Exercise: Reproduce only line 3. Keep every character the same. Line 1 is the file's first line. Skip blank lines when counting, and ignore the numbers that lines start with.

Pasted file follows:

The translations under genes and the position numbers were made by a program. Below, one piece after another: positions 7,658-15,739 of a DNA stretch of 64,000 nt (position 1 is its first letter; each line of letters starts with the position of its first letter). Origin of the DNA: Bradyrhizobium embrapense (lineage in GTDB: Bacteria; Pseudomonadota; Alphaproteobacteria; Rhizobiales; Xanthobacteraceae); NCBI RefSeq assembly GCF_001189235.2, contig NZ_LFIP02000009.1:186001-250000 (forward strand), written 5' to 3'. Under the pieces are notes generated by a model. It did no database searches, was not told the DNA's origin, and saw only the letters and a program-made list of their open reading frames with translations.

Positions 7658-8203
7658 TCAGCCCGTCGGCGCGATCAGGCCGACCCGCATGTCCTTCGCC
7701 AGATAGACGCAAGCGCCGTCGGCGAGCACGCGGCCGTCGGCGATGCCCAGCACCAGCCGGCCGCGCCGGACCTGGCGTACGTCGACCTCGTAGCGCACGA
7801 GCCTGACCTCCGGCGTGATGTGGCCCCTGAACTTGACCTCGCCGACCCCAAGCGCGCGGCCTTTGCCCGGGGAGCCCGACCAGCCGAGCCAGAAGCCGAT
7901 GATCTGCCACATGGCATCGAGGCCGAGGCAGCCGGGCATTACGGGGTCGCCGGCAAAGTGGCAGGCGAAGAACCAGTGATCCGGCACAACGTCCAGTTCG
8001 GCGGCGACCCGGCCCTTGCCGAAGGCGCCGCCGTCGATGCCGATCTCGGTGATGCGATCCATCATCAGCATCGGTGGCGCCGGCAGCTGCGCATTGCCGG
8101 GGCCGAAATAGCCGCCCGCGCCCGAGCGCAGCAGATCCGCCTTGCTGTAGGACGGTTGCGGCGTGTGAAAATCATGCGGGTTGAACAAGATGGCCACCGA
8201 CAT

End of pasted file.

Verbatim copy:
7658 TCAGCCCGTCGGCGCGATCAGGCCGACCCGCATGTCCTTCGCC